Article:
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Healthcare Data Leaks on GitHub: Credentials, Corporate Data and the PHI of 150,000+ Patients Exposed

A new report has revealed the personal and protected health information of patients and other sensitive data are being exposed online without the knowledge of covered entities and business associates through public GitHub repositories.

Jelle Ursem, a security researcher from the Netherlands, discovered at least 9 entities in the United States – including HIPAA-covered entities and business associates – have been leaking sensitive data via GitHub. The 9 leaks – which involve between 150,000 and 200,000 patient records – may just be the tip of the iceberg. The search for exposed data was halted to ensure the entities concerned could be contacted and to produce the report to highlight the risks to the healthcare community.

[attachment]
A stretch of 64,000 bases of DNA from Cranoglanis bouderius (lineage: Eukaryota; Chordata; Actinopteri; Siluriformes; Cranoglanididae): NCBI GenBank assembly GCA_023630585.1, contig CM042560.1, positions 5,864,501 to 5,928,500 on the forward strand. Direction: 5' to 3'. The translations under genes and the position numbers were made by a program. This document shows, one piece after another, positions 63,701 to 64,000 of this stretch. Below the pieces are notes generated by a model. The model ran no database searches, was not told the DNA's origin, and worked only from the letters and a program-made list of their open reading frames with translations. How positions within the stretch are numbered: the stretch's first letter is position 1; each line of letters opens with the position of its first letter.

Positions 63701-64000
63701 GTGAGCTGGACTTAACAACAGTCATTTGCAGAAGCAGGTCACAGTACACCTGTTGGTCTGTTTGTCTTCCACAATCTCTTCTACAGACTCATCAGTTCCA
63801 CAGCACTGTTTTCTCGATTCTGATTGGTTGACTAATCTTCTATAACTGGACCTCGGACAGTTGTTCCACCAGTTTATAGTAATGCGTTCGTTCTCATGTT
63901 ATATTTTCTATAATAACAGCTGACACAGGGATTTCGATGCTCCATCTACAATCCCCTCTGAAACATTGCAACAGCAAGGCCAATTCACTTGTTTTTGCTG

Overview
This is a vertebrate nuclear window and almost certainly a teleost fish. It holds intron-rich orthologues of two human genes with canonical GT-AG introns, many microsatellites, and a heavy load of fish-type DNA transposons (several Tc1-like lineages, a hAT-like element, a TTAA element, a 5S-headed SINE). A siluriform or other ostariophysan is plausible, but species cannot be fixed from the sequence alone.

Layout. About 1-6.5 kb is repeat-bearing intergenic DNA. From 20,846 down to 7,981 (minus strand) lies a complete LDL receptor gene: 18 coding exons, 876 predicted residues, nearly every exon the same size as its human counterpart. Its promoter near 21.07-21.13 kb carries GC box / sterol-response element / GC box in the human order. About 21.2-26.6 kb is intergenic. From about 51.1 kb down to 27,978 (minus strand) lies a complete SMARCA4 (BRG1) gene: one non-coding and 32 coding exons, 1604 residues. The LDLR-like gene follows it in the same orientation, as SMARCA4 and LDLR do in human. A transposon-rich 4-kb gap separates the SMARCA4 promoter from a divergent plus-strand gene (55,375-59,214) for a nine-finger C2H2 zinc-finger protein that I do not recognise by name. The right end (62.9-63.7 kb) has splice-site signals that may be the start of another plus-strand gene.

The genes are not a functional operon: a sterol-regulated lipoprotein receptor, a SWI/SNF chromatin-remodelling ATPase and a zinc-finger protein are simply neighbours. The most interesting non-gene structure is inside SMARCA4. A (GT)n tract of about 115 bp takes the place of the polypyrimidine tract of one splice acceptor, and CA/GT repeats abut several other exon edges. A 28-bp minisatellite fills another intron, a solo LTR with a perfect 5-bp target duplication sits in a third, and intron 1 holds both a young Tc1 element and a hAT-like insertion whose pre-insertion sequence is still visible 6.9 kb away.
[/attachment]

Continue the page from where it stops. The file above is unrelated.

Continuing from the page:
Even if your organization does not use GitHub, that does not necessarily mean that you will not be affected. The actions of a single employee or third-party contracted developer may have opened the door and allowed unauthorized individuals to gain access to sensitive data.

Exposed PII and PHI in Public GitHub Repositories

Jelle Ursem is an ethical security researcher who has previously identified many data leaks on GitHub, including by Fortune 500 firms, publicly traded companies, and government organizations. Ursem decided to conduct a search to find out if any medical data had been leaked on GitHub. It took just 10 minutes to confirm that it had, but it soon became clear that this was far from an isolated case.